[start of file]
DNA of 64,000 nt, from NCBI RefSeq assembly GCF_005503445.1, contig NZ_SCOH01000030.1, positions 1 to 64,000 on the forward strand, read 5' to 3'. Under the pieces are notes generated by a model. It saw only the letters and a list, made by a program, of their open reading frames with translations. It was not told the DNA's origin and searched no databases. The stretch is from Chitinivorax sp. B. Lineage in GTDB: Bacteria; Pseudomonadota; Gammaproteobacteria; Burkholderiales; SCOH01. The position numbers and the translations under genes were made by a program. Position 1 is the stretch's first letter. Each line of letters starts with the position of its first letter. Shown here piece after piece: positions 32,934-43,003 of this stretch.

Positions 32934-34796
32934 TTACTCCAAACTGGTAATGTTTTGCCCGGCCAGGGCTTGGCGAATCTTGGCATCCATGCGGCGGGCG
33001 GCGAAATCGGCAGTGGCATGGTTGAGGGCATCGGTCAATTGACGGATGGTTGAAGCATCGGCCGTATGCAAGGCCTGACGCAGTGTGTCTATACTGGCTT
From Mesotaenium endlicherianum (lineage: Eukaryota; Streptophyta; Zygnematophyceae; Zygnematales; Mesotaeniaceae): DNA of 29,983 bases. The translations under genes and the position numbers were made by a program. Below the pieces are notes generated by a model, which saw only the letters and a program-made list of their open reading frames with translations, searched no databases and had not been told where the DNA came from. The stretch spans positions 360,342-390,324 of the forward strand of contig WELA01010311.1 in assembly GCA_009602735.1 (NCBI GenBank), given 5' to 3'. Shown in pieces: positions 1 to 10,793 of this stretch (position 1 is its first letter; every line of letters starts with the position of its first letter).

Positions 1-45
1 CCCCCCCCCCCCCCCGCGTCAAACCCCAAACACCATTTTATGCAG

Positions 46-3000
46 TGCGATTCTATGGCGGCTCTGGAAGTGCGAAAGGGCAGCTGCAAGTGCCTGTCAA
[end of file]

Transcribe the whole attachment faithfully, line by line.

DNA of 64,000 nt, from NCBI RefSeq assembly GCF_005503445.1, contig NZ_SCOH01000030.1, positions 1 to 64,000 on the forward strand, read 5' to 3'. Under the pieces are notes generated by a model. It saw only the letters and a list, made by a program, of their open reading frames with translations. It was not told the DNA's origin and searched no databases. The stretch is from Chitinivorax sp. B. Lineage in GTDB: Bacteria; Pseudomonadota; Gammaproteobacteria; Burkholderiales; SCOH01. The position numbers and the translations under genes were made by a program. Position 1 is the stretch's first letter. Each line of letters starts with the position of its first letter. Shown here piece after piece: positions 32,934-43,003 of this stretch.

Positions 32934-34796
32934 TTACTCCAAACTGGTAATGTTTTGCCCGGCCAGGGCTTGGCGAATCTTGGCATCCATGCGGCGGGCG
33001 GCGAAATCGGCAGTGGCATGGTTGAGGGCATCGGTCAATTGACGGATGGTTGAAGCATCGGCCGTATGCAAGGCCTGACGCAGTGTGTCTATACTGGCTT
From Mesotaenium endlicherianum (lineage: Eukaryota; Streptophyta; Zygnematophyceae; Zygnematales; Mesotaeniaceae): DNA of 29,983 bases. The translations under genes and the position numbers were made by a program. Below the pieces are notes generated by a model, which saw only the letters and a program-made list of their open reading frames with translations, searched no databases and had not been told where the DNA came from. The stretch spans positions 360,342-390,324 of the forward strand of contig WELA01010311.1 in assembly GCA_009602735.1 (NCBI GenBank), given 5' to 3'. Shown in pieces: positions 1 to 10,793 of this stretch (position 1 is its first letter; every line of letters starts with the position of its first letter).

Positions 1-45
1 CCCCCCCCCCCCCCCGCGTCAAACCCCAAACACCATTTTATGCAG

Positions 46-3000
46 TGCGATTCTATGGCGGCTCTGGAAGTGCGAAAGGGCAGCTGCAAGTGCCTGTCAA